On hot days like we've had this summer, I like to think back to the refreshing dips I've taken over the years in the Chesapeake Bay. I'm older, wiser -- and a little disgusted -- to learn now that some beaches and recreation spots around the Bay are about as safe to swim in after a hard rain as an unflushed toilet.
That's what reporters at the University of Maryland found recently when they sampled seven spots on five rivers that feed the Bay.
Three of the seven had bacteria levels that exceeded Maryland and Virginia standards for safe recreation, they reported, while five were higher than the safe level for swimming. Two - Savage Park in Howard County and Middle Branch Park in Baltimore - had bacteria counts far worse than an unflushed toilet they also sampled.
The water sampling is part of a multimedia report, Bay on the Brink, being produced by the reporters, who are fellows with News21, a consortium of journalism schools. (Full disclosure: I'm a consultant to News21 and advising the fellows in their reporting.)
Sally Hornor, a biology professor at Anne Arundel Community College, analyzed water samples taken by the reporters. She points out that storm-water pollution is the usual culprit when bacteria counts soar in open waters. A hard rain washes litter and a host of unseen contaminants - animal waste, food scraps, sewage overflows - off streets and parking lots into storm drains and nearby streams.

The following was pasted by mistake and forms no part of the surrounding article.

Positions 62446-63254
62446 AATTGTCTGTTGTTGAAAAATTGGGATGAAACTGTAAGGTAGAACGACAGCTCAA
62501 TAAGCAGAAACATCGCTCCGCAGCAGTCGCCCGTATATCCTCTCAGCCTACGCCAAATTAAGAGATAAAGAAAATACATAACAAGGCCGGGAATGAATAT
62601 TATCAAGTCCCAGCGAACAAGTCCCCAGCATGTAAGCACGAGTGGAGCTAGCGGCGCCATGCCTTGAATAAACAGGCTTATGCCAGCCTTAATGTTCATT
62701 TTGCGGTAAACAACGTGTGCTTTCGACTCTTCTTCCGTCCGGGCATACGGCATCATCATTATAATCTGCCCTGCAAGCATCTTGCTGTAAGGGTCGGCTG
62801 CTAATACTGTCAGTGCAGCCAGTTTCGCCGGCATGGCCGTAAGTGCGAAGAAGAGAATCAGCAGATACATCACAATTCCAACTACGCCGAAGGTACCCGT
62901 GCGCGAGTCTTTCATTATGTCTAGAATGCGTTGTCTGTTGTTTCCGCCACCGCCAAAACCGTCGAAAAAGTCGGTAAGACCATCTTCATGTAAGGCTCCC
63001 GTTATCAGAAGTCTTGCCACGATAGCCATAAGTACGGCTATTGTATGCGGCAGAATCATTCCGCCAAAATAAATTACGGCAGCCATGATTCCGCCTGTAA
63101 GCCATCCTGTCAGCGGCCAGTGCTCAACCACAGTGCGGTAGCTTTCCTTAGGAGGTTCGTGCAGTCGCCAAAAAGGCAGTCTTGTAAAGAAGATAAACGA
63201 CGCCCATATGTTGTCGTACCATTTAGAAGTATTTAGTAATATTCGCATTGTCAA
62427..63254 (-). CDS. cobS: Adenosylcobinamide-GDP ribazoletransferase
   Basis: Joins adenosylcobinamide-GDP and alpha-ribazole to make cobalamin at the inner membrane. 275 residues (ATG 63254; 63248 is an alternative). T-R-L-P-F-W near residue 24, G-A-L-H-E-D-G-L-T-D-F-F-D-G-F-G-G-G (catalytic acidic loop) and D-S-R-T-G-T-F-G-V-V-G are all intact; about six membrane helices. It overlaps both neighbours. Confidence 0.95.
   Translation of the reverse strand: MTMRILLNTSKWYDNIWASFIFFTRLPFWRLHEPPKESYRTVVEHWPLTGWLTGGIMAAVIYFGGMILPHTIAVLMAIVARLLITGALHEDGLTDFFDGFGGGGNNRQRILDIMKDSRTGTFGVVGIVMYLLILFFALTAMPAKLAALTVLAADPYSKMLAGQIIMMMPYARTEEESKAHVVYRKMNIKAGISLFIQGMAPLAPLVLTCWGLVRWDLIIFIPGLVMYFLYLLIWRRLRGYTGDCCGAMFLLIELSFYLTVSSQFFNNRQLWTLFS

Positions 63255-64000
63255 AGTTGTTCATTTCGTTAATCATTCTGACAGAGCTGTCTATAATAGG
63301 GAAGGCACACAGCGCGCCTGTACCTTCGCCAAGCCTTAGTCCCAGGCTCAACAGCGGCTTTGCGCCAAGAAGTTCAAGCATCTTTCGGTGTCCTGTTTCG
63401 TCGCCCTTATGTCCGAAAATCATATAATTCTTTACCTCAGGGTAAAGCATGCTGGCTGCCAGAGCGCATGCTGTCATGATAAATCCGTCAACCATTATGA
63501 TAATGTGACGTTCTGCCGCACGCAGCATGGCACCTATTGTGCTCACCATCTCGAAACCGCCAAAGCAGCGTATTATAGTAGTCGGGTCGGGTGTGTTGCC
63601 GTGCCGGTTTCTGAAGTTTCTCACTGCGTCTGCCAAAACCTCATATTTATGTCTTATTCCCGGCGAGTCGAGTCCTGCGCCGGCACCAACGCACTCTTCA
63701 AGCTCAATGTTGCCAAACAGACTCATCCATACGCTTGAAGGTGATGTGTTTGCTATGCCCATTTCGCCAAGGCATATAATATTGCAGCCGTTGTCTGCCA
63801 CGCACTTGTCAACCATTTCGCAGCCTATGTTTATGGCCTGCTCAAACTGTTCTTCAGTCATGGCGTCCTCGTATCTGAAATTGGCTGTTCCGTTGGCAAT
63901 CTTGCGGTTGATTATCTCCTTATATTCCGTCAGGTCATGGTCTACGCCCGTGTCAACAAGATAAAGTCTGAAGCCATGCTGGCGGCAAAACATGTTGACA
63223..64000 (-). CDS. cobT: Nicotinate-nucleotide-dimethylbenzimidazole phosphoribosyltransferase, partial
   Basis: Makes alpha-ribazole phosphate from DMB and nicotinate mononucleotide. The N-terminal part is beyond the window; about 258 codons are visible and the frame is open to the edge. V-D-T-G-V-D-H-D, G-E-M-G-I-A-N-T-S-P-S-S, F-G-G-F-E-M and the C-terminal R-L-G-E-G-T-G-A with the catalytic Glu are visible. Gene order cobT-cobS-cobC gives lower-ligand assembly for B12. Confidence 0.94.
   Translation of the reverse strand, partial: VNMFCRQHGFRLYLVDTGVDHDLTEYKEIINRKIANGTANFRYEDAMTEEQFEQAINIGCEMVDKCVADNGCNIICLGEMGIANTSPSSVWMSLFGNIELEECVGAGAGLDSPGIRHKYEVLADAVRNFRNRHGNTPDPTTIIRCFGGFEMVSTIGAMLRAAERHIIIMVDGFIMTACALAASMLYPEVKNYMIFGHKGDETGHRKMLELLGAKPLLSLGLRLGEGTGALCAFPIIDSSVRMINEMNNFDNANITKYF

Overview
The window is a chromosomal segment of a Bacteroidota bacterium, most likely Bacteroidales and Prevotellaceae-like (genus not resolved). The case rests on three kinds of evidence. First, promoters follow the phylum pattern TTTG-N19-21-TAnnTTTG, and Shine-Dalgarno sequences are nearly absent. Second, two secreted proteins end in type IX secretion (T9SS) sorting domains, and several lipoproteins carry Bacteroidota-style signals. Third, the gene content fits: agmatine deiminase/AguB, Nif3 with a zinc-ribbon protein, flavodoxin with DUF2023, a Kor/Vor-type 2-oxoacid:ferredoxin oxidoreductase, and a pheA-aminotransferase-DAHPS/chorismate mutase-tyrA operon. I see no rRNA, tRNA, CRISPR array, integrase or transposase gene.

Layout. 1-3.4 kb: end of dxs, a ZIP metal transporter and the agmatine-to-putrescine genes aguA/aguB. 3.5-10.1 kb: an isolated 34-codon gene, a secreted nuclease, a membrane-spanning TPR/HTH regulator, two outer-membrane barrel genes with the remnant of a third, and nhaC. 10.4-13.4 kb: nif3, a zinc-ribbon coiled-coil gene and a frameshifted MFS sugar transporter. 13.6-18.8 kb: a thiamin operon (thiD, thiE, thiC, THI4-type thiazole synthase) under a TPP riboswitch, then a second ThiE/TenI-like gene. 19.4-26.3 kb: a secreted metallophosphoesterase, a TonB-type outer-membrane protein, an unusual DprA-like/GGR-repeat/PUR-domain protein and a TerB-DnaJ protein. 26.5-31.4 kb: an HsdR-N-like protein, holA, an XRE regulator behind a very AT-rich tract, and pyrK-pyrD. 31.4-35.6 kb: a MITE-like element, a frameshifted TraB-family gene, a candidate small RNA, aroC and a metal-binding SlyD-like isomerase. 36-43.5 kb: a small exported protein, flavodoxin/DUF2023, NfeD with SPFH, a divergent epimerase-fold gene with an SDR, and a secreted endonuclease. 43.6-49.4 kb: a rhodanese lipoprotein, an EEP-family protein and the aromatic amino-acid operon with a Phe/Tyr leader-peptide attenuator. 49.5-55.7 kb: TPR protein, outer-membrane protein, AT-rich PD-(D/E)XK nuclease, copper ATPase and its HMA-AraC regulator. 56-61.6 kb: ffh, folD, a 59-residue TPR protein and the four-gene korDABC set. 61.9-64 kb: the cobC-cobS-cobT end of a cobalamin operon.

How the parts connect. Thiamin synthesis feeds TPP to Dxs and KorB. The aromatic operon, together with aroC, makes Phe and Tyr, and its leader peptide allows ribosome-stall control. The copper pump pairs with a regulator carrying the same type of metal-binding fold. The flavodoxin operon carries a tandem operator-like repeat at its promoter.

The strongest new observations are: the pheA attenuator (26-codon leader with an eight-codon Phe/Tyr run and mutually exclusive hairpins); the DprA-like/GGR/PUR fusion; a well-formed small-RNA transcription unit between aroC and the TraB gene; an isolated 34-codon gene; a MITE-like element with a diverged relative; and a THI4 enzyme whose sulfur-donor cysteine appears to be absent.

There are no official swimming beaches on the Middle Branch of the Patapsco River, and I've never seen anyone taking a dip there. The city health department advises against swimming anywhere in the harbor or the rivers that feed into it. But there are crabbers and fishers at Middle Branch park, and the river there is used regularly by members of the Baltimore Rowing Club.
Swimming is off limits at Savage Park on the Middle Patuxent River, too. But as the photo above shows, it's not enforced, and it's a popular cooling-off spot on hot days.
To be sure, there are officially sanctioned bathing beaches around the Bay, and local health authorities regularly test them. They're closed when bacteria levels are unsafe - most likely after a heavy rain. But even if there's no warning sign on the beach, it's a good precaution to stay out of the water for at least several hours after a downpour.
(Photo by Allison Frick, courtesy of News21)